The frame arrived at the museum on Wednesday, February 3. Duane recounted that he had happened to call Bill to check in on the shipping status the day before and was astonished to hear that not only had the frame been shipped, it was set to be delivered the next day. With less than 24 hours to prepare for the arrival, the project team figured out all the logistics just in the nick of time. It was obvious that Bill took great care in packing the frame. He wrote detailed instructions on the wooden crate, complete with miniature drawings and little black circles that indicated which screws should be taken out first, as well as a playfully blunt warning: “Lid is very heavy! Do not drop lid into crate and crush contents.”
The breathtaking craftsmanship and simple beauty of the piece were obvious as soon as it was unpackaged. Duane held a blessing ceremony to welcome the frame into the space, acknowledging the time and hard work that went into the project and making sure to snap a picture for Bill to assure him that the frame arrived safely and in one piece.
I asked Duane about the importance of obtaining authentic Native objects for the iAC. He replied that putting pieces like the kayak on display shows that “traditional methods and knowledge are still valid in the contemporary world.” Since the exhibition will focus on both the history and current use of Native innovations, it speaks to the integrity of the museum that so much time, effort, and stress were put into assuring that the kayak was not only culturally accurate, but produced in a Native environment, with traditional materials. Duane noted that, remarkably, commercial kayaks are still designed in an extremely similar way. “It still works!” he said. “The technology still works.”
The singular history of this kayak frame adds to a much larger conversation. Not only does the existence of the frame rely upon the ingenuity of the Native people who first designed it, it also hinges on the dedication of Frank Andrew, his family, and a new generation of builders who keep Frank's legacy alive and believe in the value of tradition and learning through experience. The story of this kayak adds to a broader narrative of cultural exchange and conservation, and the importance of institutions like the museum that work to preserve the memory of Native innovation, as well as support its modern reality. Ultimately, the kayak will serve as a jumping off point for young people who will leave the museum with a deeper and more personal understanding of the lasting impact of Native knowledge and design, and an interest in learning more.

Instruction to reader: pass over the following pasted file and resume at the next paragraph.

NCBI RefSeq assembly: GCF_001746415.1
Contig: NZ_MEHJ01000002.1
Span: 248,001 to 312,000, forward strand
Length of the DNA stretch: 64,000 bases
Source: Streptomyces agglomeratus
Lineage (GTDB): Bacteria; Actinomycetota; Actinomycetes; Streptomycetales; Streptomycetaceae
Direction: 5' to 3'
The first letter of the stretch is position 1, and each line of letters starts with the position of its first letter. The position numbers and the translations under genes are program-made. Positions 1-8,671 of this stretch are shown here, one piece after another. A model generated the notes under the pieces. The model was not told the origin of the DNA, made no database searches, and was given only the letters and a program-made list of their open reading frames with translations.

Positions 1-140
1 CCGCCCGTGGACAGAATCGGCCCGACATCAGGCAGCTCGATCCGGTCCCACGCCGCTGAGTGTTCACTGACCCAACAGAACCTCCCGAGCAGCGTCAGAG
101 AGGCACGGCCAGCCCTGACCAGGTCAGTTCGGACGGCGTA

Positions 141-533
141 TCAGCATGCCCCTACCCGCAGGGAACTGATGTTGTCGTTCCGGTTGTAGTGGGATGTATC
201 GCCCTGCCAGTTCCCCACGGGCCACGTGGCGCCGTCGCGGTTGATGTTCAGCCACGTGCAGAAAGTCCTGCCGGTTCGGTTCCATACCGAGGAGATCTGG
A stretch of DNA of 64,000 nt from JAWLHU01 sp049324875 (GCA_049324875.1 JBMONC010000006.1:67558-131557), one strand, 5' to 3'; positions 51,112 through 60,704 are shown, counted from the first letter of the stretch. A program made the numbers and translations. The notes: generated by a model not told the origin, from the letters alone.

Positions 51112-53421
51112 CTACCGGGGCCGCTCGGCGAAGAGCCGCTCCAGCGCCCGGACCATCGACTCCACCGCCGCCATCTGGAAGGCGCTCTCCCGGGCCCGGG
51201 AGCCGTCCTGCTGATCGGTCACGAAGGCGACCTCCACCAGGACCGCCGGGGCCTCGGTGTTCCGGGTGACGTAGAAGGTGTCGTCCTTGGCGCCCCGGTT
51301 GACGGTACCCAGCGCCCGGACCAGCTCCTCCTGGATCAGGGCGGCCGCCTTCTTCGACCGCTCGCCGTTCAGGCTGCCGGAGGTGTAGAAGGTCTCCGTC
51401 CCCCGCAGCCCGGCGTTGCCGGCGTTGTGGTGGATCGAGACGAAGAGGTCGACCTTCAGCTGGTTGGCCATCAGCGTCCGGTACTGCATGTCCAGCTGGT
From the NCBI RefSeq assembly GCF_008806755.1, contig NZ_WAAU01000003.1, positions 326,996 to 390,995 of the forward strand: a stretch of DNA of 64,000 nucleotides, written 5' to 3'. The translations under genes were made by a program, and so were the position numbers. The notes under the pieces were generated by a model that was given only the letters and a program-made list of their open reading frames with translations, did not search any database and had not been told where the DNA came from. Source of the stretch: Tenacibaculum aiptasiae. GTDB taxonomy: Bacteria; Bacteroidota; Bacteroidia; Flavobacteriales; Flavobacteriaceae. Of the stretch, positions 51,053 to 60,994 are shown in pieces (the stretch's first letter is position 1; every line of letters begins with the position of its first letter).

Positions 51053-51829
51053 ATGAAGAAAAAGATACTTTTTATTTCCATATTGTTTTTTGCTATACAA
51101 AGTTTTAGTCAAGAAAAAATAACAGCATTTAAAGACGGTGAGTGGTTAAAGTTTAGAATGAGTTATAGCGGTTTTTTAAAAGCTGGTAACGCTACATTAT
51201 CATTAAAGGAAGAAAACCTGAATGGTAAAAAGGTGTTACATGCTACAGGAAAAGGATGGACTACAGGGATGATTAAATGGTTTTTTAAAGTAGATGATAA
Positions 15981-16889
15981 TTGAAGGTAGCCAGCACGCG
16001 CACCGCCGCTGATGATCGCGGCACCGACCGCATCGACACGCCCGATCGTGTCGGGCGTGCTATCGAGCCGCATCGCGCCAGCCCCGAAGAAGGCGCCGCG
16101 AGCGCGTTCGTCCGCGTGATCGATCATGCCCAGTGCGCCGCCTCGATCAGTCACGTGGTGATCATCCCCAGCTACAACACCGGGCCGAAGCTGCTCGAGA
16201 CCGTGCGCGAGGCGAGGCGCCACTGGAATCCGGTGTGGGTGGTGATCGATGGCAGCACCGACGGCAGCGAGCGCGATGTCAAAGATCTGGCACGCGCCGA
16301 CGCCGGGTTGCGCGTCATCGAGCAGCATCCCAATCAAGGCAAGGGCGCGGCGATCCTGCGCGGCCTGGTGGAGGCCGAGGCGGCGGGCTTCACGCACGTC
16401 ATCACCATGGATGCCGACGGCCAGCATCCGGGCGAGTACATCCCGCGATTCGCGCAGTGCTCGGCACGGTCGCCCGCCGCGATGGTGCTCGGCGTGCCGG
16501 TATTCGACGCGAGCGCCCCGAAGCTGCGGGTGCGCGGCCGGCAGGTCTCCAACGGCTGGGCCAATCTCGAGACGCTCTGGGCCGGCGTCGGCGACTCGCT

As a middle school teacher, Bill has hands-on experience with the impact that Native history and knowledge have on today’s younger generations. Since the kayak frame will eventually be housed in the iAC here in New York, I asked Bill for his view on the importance of displaying Native objects in educational settings. “Here’s why I think it’s important to young people,” he said with obvious passion. “When they see the genius of kayak building, they realize that they are a part of a culture that is just as smart, just as brilliant, just as innovative, as any other society. Everybody needs to know their own self-worth, their own cultural self-worth. We all have a place in the existence of humanity, and we should all be considered with equal respect and dignity and knowledge. And I think that that’s a really important aspect of teaching people, Native and non-Native, about the brilliance of kayak-building.”